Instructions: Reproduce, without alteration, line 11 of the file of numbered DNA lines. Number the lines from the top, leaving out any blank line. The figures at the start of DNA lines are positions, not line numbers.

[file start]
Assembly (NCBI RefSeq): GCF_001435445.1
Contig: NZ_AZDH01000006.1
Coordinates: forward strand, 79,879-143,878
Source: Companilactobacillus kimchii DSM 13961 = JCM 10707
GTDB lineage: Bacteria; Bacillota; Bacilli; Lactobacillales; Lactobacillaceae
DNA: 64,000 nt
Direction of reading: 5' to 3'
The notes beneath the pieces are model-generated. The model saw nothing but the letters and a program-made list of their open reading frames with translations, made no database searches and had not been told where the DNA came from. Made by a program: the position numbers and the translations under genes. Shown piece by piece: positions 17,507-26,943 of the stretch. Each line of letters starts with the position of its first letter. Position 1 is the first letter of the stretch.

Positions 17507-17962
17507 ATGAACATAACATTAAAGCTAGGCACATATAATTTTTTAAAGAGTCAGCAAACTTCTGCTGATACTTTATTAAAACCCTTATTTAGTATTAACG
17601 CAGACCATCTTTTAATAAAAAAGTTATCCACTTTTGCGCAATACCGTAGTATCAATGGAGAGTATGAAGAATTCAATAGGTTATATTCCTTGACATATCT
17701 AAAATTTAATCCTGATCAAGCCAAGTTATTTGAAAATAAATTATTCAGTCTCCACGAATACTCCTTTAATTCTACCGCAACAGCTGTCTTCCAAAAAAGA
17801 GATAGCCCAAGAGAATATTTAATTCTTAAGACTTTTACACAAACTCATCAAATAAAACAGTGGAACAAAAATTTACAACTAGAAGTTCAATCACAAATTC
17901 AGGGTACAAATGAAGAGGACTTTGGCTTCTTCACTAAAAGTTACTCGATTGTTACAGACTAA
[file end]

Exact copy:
17601 CAGACCATCTTTTAATAAAAAAGTTATCCACTTTTGCGCAATACCGTAGTATCAATGGAGAGTATGAAGAATTCAATAGGTTATATTCCTTGACATATCT